Cross-laminated timber is an engineered wood, constituted by an odd number of layers of lumber beams glued together orthogonally. CLT is gaining popularity in Europe and North America, both for residential and non-residential buildings, as it represents a valuable alternative to traditional construction materials; however, it does not provide sufficient sound insulation due to the low surface mass combined with the high stiffness. The sound radiation efficiency is a fundamental parameter to describe the coupling between structural waves propagating in a vibrating element and the sound waves in the adjoin fluid and it is proportional to the ratio between the radiated sound power and the mean square velocity of the surface. Currently there is no standard procedure available to measure radiation efficiency, neither in laboratory nor in-situ. A complete vibro-acoustic analysis on three CLT plates under different excitation cases has been performed. Two measurement techniques to evaluate the surface vibration velocity and various approaches to compute the sound radiation efficiency have been analysed and compared. The methods and principal results are presented and discussed in this paper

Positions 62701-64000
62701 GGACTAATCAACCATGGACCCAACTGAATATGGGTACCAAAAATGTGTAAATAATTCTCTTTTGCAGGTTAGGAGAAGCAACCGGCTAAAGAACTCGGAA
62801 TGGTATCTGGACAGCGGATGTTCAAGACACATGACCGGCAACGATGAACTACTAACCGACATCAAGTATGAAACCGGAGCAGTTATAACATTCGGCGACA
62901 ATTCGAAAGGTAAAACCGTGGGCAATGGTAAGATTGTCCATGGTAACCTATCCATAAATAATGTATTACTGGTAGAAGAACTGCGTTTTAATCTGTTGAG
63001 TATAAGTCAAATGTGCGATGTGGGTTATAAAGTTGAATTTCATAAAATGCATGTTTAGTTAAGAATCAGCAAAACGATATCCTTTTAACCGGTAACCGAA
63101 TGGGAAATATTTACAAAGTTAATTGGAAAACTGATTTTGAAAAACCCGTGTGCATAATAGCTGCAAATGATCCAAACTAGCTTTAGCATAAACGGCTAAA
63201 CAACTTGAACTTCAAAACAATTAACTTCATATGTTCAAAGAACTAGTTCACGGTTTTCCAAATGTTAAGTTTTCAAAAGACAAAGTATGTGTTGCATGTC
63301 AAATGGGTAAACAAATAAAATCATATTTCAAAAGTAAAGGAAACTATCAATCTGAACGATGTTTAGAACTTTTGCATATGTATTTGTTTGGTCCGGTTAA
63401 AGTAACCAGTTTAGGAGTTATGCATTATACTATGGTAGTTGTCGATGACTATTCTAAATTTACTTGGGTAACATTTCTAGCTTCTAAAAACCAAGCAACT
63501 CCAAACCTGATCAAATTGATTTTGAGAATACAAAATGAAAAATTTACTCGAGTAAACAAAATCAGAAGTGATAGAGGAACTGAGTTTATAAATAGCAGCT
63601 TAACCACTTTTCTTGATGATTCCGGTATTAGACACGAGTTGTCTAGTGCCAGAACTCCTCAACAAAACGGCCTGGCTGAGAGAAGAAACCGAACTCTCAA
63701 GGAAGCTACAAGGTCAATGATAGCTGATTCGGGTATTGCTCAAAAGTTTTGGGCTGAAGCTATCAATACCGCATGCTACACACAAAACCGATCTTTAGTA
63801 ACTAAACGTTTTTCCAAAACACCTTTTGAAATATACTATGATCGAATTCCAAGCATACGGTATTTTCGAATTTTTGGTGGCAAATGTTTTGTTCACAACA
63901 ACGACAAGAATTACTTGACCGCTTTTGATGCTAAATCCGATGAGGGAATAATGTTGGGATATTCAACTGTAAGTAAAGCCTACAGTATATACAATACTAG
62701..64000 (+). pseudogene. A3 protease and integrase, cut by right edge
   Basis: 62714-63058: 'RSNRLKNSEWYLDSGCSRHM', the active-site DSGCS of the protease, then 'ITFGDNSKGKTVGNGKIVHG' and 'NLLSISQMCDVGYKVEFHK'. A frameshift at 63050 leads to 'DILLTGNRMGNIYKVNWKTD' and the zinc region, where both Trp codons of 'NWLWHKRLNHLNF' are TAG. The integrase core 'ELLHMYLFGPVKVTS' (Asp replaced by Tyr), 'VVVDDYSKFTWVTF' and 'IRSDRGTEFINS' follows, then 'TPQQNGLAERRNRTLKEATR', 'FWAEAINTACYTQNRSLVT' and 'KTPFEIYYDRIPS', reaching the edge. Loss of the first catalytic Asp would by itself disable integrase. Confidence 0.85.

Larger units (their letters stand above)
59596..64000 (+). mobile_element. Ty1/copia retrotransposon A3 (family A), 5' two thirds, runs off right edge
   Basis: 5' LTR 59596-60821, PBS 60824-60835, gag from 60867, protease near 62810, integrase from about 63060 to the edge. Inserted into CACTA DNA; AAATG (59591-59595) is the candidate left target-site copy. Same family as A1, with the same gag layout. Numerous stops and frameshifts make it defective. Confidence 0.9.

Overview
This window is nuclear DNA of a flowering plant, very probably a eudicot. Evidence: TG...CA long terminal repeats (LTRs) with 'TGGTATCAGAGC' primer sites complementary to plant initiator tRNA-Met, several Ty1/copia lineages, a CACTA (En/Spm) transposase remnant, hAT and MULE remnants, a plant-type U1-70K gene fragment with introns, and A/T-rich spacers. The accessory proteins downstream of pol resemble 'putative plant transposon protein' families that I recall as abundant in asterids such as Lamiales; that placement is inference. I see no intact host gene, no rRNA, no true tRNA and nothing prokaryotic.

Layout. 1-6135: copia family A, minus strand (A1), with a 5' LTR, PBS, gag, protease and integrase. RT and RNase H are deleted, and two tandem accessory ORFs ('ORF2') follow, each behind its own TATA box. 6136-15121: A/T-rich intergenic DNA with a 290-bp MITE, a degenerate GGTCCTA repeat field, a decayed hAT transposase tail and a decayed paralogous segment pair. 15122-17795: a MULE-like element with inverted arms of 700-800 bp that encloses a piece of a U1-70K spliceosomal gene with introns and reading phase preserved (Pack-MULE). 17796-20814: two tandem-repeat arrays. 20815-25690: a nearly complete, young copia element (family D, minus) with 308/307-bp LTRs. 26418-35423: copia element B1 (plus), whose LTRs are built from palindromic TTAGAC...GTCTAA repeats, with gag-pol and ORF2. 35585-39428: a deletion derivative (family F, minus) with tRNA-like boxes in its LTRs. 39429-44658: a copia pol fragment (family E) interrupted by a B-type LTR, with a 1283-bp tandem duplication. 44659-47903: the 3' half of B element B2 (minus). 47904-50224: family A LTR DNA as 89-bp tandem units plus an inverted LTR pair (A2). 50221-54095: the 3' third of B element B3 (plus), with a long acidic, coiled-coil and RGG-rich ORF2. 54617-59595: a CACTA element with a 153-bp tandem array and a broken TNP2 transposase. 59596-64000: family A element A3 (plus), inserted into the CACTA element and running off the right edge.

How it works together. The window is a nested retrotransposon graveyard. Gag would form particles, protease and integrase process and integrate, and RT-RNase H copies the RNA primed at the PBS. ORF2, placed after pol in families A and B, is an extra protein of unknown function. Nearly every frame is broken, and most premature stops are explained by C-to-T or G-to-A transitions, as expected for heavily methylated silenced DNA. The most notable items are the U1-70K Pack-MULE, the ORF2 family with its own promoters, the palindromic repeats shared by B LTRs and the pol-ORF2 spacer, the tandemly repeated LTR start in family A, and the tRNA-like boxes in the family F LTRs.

To submit an update or takedown request for this paper, please submit an Update/Correction/Removal Request.